by Joe Bollig
ATCHISON — In a lot of ways, the new publication “Give Us This Day: Daily Prayer for Today’s Catholic” is like the manna that fed the children of Israel during the Exodus.
It’s heaven-sent, delicious and spiritually nutritious — but what is it? How, exactly, does one describe it?
“That’s a very good question,” said Brother Aelred Senna, OSB, associate publisher of Liturgical Press, an apostolate of St. John’s Abbey in Collegeville, Minn. “We do struggle with exactly what to call it.”
It’s not a missalette, Mass guide, prayer book, collection of spiritual essays, magazine, aid for meditation or breviary. It’s kind of like a spiritual Swiss Army Knife: a portable bundle of tools in one handy package.
“In fact, the best thing we’ve come up with is calling it a ‘prayer resource,’ a resource that supports people in daily prayer,” said Brother Aelred.
The prayer resource “Give us This Day” is a monthly publication designed for daily spiritual reading. It includes morning and evening prayers for each day, as well as essays, features on saints and other holy persons, daily people’s Mass parts with readings and reflections, the order of Mass, the liturgical calendar, prayers and blessings, and “lectio divina” (meditative reading).
It’s compact — just a shade bigger than a paperback book — and easy to stuff into a purse or a pocket. It averages about 400 pages.
Sister Irene Nowell, OSB, of Mount St. Scholastica in Atchison, is one of six editorial advisers for “Give Us This Day.” She is also the Scripture editor for the morning and evening prayers and the author of some of the reflections.
Another Atchison Benedictine, Sister Susan Barber, writes the intercessions for morning and evening prayer.
“The idea [for ‘Give Us This Day’] had been floating around St. John’s [University] for five or six years, but we didn’t settle down and do serious planning until the middle of 2010,” said Sister Irene.
As sort of a trial balloon, the editors put together a four-day sample edition and handed out copies in March 2011 at the Los Angeles Religious Education Congress. People reacted to it so well that Liturgical Press decided to launch the first issue in August 2011.
Part of the marketing strategy was to distribute a generous amount of complimentary copies. People really seem to like the resource.
“One of the things that is delightful about this is that it has really taken off,” said Sister Irene. “We’re getting lots and lots of subscriptions, and they are coming in really rapidly.”
Liturgical Press was unable to provide current or projected sales numbers.
But “Give Us This Day” seems to fill a niche that was heretofore left wanting for a prayer resource.
“We are aware of the various resources out there,” said Brother Aelred. “There was a dearth or lack of something that would present a diverse spectrum of voices and profiles of faith that represent our Catholic and Christian tradition.”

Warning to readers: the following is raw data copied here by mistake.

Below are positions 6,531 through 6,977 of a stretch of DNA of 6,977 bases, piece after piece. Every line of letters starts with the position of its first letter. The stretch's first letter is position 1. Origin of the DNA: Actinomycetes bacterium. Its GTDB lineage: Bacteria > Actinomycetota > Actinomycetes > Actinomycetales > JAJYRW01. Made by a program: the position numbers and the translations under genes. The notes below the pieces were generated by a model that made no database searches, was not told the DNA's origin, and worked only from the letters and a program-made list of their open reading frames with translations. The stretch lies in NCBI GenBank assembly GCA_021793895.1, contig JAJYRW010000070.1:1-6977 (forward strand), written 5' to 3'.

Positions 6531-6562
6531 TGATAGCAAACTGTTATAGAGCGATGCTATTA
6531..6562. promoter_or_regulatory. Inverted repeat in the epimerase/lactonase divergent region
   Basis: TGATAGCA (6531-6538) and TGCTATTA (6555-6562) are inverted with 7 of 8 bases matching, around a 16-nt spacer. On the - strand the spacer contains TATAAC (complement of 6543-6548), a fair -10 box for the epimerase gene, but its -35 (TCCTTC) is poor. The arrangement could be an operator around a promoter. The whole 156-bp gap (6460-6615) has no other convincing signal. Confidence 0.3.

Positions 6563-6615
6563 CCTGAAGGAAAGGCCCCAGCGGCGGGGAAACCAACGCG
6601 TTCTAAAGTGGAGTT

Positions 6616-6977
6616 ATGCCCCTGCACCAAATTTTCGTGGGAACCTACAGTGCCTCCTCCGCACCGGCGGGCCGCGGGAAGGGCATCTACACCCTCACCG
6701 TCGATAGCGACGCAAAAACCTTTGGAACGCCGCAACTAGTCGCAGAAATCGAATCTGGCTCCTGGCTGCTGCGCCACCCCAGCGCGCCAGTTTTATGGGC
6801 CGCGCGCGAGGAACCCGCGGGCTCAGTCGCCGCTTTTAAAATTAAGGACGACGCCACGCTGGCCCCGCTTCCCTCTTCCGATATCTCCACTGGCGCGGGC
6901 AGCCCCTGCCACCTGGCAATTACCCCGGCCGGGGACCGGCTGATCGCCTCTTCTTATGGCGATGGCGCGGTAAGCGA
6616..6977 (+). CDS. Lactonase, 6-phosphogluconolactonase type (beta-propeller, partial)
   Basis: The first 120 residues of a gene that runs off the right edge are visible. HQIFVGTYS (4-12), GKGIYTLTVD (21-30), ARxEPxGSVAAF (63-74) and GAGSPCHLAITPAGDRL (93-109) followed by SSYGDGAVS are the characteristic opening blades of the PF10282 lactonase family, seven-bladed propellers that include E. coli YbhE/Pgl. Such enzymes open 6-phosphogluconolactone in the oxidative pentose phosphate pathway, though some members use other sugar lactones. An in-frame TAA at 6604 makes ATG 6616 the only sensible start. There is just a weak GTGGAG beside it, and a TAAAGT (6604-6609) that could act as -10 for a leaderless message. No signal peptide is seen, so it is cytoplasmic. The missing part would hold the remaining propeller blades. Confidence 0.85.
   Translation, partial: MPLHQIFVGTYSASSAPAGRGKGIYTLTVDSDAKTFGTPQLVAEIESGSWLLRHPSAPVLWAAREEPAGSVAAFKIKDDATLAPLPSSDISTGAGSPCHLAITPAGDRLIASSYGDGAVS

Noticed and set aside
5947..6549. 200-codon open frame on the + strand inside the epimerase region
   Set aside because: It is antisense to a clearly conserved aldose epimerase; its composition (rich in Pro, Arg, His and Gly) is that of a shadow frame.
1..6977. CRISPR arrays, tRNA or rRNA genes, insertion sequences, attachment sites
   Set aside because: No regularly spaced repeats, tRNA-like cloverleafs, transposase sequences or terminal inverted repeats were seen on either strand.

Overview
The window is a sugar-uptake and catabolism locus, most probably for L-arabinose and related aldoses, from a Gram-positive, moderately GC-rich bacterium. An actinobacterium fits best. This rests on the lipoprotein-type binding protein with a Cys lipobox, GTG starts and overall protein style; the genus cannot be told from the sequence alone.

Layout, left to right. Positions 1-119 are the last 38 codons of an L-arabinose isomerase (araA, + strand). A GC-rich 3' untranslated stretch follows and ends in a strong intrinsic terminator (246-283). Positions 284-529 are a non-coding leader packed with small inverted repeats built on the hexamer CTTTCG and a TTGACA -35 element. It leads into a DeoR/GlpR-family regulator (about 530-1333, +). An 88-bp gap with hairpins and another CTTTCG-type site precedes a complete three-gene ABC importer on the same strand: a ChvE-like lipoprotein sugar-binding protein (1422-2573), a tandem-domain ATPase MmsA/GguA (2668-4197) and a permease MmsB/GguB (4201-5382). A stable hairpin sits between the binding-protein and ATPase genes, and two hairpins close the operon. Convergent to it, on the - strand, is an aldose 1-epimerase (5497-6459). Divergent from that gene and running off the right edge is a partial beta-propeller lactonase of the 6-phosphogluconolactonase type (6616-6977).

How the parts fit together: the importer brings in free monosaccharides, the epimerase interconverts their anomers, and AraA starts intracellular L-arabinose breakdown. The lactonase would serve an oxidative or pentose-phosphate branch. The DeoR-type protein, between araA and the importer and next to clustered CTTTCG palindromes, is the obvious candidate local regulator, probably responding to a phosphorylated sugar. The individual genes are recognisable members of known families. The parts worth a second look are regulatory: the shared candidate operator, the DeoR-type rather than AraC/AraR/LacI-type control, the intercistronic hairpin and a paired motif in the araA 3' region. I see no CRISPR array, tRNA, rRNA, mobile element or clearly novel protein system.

“For example,” he continued, “in the reflections for daily Mass, we use previously published material that goes back to the earliest Christian times — saints, mystics, and the Mothers and Fathers of the Church.”
“At the same time, at least 50 to 60 percent of the daily reflections we feature each month are commissioned as brand-new pieces of writing. We’re able to represent our Catholic tradition from the earliest times up to now, today, in the tradition that we, as today’s Catholics, are creating — thinkers and writers of the present day comfortably sitting alongside the great spiritual writers and thinkers.”
Priests and religious find it a handy resource when they are pressed for time or traveling, but it’s designed primarily for lay use.
“First and foremost, it’s really for the laity, mostly for the people in the pews who go to church every Sunday and who want something that supports their daily prayer practice between Sundays,” said Brother Aelred.
But it’s hoped that it reaches another demographic as well.
“It’s our goal to reach out to people who aren’t in the pews on Sunday,” said Brother Aelred. “We know that’s already happening.”
A subscriber sent a letter about how she encountered another woman at O’Hare Airport in Chicago. The woman was reading “Give Us This Day.” When the subscriber commented on this, the other woman said that she was no longer a practicing Catholic, but picked up the publication when she attended Mass with her mother during a visit.
The tagline on the cover reads “Daily prayer for today’s Catholics,” but Lutherans and Episcopalians can use it, too.
Kathleen Norris, a poet, essayist, and author of “The Cloister Walk,” is one of the editorial advisers for “Give Us This Day.” Norris, an Episcopalian and Benedictine oblate, was asked to recommend poets and writers who could contribute original material.
The ecumenical aspect of the resource can be seen not only in the writers and poets who contribute, but also in the individuals featured in “Blessed Among Us.”
“They’re not all saints in the Catholic Church,” said Norris. “They’re people who have led extraordinary lives and have extraordinary stories. A lot of them are fairly hidden, and you may not have heard about them.”
“Every day there is a different person,” she continued. “Sometimes it is the saint [of the] day, but sometimes it’s a portrait of someone who gave witness in their life. They’re not canonized people, not official saints, but their lives are exemplary in some way. I’m happy they’re including a lot of women and a really diverse group of people. . . . I know there are at least two in the Anglican book of saints, so it’s a more ecumenical view. A sanctified life does not honor denominational bonds.”
“Give Us This Day” is also still a work in progress, however, and changes will likely be made to the publication’s format. Benedictine oblates, for example, have already recommended to Sister Irene the addition of night prayer.